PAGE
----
Coast Redwoods are the world’s tallest living things – the current record tree is 379 feet tall

They can live to be over 2000 years old

They can be up to 27 feet wide (Giant Sequoias are somewhat shorter, but can be wider)

Redwoods can usually survive natural forest fires because of their thick (up to 12 inches), protective bark

A single old growth Redwood is capable of producing an estimated 10 million seeds in one year, but only a small fraction survive to germinate

A fallen log may take several hundred years to decay, but may support a few thousand species of organisms over that time

A single, large tree may weigh over 1 million pounds

The greatest accumulation of plant biomass ever recorded on Earth was in a Redwood stand in Humboldt Redwoods State Park (1400 metric tons of biomass per acre)


The Dyerville Giant, a former world champion Redwood, that fell in 1991 (note the two people walking next to the tree far off in the distance)

But, beyond the factoids that boggle the mind in the Redwoods, there is a feeling you get when standing among the giants, a feeling that is hard to express, perhaps because I have never experienced anything quite like this before. But others have said it well…

But more impressive than the facts and figures as to height, width, age, etc., are the entrancing beauty and tranquility that pervade the forest, the feelings of peace, awe and reverence that it inspires. ~George McDonald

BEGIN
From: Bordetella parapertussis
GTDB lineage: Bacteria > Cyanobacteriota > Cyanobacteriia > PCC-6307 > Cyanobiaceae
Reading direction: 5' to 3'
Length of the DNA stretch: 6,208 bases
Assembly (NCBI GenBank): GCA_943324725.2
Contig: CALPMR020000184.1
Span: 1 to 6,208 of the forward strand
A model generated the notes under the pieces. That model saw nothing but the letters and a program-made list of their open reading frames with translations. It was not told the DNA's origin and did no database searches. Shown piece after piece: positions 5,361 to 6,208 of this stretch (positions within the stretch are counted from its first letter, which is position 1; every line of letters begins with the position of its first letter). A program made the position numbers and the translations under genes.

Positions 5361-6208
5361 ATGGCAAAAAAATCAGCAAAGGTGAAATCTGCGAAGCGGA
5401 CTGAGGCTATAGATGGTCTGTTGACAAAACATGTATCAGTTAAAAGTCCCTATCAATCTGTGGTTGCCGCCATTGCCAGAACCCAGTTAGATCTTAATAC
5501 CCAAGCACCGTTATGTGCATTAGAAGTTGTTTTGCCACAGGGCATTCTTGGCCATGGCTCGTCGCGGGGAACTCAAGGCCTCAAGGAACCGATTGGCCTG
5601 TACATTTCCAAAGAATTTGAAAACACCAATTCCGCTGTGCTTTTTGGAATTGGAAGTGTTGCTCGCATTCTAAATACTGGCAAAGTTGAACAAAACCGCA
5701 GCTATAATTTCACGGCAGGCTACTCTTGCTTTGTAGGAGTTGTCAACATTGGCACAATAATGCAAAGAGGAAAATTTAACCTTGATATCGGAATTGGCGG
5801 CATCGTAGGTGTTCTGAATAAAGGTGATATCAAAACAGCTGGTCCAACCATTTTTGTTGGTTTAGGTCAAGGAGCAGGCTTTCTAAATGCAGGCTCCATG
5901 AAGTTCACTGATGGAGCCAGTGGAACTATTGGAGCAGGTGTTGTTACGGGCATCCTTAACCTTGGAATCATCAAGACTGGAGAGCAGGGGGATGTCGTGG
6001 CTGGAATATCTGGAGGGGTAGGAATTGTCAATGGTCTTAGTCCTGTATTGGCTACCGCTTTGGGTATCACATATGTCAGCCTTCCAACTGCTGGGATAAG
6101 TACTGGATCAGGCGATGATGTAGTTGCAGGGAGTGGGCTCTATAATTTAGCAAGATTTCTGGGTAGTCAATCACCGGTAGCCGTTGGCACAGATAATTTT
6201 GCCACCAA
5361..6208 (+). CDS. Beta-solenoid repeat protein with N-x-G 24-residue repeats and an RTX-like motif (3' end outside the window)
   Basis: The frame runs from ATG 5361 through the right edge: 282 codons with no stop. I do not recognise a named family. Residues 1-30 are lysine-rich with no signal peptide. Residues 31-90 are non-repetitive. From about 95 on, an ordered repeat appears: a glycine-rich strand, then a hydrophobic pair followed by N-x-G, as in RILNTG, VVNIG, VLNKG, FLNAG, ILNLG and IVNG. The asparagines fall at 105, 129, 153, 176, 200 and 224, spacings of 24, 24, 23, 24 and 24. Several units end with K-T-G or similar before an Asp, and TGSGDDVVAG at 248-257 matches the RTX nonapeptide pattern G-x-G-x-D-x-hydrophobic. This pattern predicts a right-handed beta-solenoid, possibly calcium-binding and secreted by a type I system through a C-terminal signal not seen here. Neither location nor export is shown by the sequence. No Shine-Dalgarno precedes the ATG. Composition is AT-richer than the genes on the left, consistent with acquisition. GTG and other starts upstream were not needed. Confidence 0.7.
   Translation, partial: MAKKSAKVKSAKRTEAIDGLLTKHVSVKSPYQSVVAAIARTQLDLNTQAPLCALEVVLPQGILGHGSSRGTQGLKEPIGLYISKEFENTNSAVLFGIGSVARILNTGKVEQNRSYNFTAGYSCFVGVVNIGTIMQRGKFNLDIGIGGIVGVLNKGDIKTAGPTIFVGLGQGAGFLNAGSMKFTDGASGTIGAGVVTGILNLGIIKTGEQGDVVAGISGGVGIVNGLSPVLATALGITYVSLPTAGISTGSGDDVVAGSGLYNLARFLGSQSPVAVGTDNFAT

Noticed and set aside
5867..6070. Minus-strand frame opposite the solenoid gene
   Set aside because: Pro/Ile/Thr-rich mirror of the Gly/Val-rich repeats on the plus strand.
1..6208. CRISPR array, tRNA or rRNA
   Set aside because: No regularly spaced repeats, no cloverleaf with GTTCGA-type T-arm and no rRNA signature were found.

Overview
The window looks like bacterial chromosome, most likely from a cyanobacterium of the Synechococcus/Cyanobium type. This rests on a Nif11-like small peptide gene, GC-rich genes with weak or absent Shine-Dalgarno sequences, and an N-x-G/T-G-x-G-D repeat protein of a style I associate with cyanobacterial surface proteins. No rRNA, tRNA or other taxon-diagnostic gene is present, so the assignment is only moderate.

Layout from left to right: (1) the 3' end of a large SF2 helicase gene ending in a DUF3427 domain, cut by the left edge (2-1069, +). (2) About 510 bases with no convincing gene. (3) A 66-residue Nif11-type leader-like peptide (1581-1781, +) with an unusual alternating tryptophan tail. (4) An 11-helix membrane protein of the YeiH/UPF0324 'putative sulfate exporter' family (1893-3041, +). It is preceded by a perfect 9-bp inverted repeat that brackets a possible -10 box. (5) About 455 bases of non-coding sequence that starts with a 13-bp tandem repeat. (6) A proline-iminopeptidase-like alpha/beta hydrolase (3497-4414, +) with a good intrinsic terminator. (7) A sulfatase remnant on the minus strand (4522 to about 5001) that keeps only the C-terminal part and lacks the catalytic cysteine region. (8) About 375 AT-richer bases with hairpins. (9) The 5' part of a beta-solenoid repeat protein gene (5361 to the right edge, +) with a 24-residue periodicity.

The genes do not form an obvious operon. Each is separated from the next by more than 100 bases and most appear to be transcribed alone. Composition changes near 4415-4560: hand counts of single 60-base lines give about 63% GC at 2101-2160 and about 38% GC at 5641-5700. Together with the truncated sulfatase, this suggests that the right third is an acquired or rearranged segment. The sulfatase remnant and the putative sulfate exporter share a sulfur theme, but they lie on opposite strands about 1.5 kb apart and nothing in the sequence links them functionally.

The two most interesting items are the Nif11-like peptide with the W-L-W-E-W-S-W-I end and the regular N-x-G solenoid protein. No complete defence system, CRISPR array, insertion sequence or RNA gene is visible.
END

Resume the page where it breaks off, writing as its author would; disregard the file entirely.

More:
Trees are the earth’s endless effort to speak to the listening heaven. ~Rabindranath Tagore

The clearest way into the Universe is through a forest wilderness. ~John Muir

It is not so much for its beauty that the forest makes a claim upon men’s hearts, as for that subtle something, that quality of air that emanates from old trees, that so wonderfully changes and renews a weary spirit. ~Robert Louis Stevenson

So, I leave you with some images from the land of the giants, images which cannot convey the majesty of these forests. For that, you must walk among them…


Redwood bark


Though this tree has been through many fires, it continues to live


Sword Ferns are a common understory species in the Redwood forest


Looking up through a burned out stump


Old and fresh shade needles and cones from a Redwood tree


Trail through the Redwood forest at Prairie Creek Redwoods State Park


Trunk sprout


Sunlight streams through the giant trees at Prairie Creek Redwoods State Park

4 thoughts on “Land of the Giants

  1. Magnificent and breathtaking!! I saw these trees many, many years ago. I must now put it on my bucket list to see them again!

  2. My heartfelt thanks for your pictures and the memories they stir, Mike. I know how difficult (near impossible) it is to take photos that truly represent the majesty of this forest, but you have accomplished what I and most others fail to do. But as you say, no picture can portray the majesty, invoke the awe or generate the deep emotions of these big trees. That’s the memories your pictures recover. Rich